What is the relationship between potential energy and inertia?

It seems to me that the two are very similar! Potential energy seems to either explain, or partially explain, directly or indirectly, the law of inertia. I already know that bodies do not move because of inertia, they move due to forces acting on them that change state of rest or constant motion, and i also know that inertia is the resistance of object to move.

Potential energy depends upon the presence of a force, and the actual configuration of objects. So a rock at the top of a cliff has potential energy $U=mgh$, due to $m$, the mass of the rock, $g$, the acceleration due to gravity, and $h$, the height of the cliff.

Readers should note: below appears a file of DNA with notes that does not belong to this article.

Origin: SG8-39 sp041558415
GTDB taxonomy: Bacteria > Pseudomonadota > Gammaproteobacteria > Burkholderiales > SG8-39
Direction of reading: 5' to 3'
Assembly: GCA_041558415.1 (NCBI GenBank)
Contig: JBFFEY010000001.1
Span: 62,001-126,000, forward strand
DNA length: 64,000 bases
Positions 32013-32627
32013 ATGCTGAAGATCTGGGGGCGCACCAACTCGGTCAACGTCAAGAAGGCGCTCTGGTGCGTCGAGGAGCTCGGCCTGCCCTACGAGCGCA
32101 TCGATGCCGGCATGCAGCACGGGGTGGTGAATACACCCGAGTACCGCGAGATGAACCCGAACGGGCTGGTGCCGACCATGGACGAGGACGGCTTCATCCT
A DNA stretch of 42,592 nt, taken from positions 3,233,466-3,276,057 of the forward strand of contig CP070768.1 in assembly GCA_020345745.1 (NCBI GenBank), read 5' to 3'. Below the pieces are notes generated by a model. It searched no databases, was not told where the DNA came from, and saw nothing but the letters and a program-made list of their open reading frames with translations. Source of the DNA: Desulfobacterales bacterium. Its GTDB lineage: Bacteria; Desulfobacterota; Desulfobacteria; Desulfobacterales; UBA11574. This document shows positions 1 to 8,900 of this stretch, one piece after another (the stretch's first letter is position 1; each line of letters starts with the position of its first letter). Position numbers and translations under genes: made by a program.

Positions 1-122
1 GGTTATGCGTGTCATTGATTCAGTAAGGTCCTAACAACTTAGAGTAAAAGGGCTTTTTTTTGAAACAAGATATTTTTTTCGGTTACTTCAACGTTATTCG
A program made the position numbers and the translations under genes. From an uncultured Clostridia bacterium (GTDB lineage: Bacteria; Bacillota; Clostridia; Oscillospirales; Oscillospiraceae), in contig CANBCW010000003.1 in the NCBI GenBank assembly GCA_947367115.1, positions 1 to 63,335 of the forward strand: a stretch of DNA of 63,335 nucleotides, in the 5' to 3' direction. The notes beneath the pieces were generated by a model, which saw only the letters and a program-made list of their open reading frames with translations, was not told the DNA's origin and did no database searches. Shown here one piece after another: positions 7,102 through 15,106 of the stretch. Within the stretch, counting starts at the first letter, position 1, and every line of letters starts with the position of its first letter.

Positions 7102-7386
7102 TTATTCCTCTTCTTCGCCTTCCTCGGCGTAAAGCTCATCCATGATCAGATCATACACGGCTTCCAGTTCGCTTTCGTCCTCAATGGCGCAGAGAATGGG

Inertia, as described by Newton's First Law of Motion, is that property of matter which, in the absence of external forces, keeps a body in motion travelling in a straight line at unchanging speed, which gives it a kinetic energy of $T=mv^2/2$, where $m$ is the mass, and $v$ is the velocity of the mass, with respect to a stationary observer. Of course, if the body was not already moving it would not start moving; this is also a part of the Law of Inertia.
Potential energy and inertia are related via Einstein's famous equation $E = mc^2$.
• Not quite. That equation is the special case of $v=0\Rightarrow\gamma=1$ for the more general equation for the total energy, rest+kinetic, of a moving particle of mass m: $E = \gamma mc^2$. – John McVirgo Apr 18 '16 at 20:51